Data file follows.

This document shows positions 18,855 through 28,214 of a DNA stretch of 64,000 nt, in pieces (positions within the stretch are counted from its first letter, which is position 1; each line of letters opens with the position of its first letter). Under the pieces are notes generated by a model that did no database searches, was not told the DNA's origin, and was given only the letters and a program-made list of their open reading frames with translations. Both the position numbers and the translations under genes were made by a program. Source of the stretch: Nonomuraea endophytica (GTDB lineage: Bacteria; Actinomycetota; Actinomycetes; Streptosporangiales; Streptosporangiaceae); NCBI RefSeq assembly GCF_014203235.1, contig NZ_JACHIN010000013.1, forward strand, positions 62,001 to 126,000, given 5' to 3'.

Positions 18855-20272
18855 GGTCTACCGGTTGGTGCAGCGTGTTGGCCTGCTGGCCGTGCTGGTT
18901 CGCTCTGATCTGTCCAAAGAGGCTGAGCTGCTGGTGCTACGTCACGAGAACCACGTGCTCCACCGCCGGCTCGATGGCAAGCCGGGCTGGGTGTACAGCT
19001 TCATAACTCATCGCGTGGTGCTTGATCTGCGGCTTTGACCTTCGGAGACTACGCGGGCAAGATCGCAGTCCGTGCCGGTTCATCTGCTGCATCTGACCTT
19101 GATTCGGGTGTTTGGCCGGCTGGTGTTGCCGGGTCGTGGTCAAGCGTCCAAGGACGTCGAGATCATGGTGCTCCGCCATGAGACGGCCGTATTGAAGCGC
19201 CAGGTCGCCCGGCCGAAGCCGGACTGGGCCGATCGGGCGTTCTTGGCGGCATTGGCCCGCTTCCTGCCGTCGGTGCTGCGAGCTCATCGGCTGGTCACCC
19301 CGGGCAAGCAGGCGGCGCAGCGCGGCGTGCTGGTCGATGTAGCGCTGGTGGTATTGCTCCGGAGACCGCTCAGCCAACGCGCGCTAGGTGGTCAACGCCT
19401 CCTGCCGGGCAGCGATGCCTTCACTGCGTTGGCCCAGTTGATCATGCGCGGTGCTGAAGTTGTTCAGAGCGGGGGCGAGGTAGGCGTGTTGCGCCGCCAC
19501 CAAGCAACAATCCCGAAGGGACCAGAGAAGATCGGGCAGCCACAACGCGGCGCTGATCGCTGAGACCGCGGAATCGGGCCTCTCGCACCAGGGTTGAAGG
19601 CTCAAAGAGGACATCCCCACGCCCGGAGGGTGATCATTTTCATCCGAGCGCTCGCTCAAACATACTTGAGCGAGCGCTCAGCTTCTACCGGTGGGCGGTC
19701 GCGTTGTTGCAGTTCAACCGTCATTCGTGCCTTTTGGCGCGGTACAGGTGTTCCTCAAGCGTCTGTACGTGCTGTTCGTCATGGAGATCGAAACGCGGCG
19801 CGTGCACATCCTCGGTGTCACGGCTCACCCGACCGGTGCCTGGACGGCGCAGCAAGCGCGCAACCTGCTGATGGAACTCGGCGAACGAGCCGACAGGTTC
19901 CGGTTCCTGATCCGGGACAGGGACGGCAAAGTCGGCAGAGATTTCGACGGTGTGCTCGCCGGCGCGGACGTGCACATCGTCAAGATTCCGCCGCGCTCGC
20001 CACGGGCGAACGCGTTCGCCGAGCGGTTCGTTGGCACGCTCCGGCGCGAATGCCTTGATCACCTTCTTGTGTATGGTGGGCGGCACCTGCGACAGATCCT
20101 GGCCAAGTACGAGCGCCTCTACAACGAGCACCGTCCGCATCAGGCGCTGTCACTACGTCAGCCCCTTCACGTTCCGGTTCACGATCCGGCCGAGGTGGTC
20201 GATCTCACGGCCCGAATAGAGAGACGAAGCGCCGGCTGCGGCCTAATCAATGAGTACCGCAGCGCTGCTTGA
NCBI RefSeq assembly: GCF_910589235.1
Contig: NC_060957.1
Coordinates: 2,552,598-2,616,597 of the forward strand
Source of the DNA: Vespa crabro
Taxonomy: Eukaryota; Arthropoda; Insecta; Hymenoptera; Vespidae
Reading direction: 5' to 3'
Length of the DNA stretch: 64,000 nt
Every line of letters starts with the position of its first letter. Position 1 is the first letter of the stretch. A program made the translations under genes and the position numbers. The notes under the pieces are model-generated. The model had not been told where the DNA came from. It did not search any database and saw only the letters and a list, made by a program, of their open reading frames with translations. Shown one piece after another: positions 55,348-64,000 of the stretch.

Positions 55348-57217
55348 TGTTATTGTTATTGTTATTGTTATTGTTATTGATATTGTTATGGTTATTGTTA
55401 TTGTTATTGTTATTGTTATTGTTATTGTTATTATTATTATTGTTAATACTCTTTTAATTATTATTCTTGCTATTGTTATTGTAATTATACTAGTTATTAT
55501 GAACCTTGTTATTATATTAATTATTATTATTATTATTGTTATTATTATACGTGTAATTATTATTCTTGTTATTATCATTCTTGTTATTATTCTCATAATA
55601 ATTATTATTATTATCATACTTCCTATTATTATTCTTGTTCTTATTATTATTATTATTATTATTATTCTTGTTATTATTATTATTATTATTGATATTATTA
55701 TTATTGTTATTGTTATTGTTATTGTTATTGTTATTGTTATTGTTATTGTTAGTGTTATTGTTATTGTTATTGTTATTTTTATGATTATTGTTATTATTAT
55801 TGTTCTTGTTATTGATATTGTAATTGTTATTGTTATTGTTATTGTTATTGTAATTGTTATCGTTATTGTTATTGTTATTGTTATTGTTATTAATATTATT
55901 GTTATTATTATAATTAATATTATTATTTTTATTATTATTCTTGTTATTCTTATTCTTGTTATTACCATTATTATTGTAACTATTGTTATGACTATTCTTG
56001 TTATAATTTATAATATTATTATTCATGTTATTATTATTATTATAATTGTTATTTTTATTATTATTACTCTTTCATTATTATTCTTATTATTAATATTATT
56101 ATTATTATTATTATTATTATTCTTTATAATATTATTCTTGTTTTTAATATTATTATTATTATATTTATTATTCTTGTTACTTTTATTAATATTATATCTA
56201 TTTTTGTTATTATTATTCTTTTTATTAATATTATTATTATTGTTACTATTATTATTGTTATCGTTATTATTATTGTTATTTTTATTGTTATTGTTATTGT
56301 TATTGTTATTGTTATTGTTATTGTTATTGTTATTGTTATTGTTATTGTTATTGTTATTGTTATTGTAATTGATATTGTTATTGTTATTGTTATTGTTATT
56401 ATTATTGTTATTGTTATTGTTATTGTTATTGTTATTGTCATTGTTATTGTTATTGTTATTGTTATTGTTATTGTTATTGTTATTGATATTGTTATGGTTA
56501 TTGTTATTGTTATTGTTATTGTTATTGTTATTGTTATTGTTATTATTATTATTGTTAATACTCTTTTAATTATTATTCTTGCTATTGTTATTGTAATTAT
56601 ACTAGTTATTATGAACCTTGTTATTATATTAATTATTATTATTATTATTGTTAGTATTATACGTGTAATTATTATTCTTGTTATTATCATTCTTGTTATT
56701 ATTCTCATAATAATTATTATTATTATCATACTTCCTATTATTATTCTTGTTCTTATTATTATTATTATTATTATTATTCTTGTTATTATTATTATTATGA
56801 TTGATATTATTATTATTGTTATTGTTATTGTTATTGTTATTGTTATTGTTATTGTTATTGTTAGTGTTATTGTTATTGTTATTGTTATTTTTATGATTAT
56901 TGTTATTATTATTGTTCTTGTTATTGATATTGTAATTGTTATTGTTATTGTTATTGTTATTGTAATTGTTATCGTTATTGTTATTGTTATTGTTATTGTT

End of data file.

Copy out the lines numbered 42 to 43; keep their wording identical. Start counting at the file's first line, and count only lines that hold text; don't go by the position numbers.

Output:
56801 TTGATATTATTATTATTGTTATTGTTATTGTTATTGTTATTGTTATTGTTATTGTTATTGTTAGTGTTATTGTTATTGTTATTGTTATTTTTATGATTAT
56901 TGTTATTATTATTGTTCTTGTTATTGATATTGTAATTGTTATTGTTATTGTTATTGTTATTGTAATTGTTATCGTTATTGTTATTGTTATTGTTATTGTT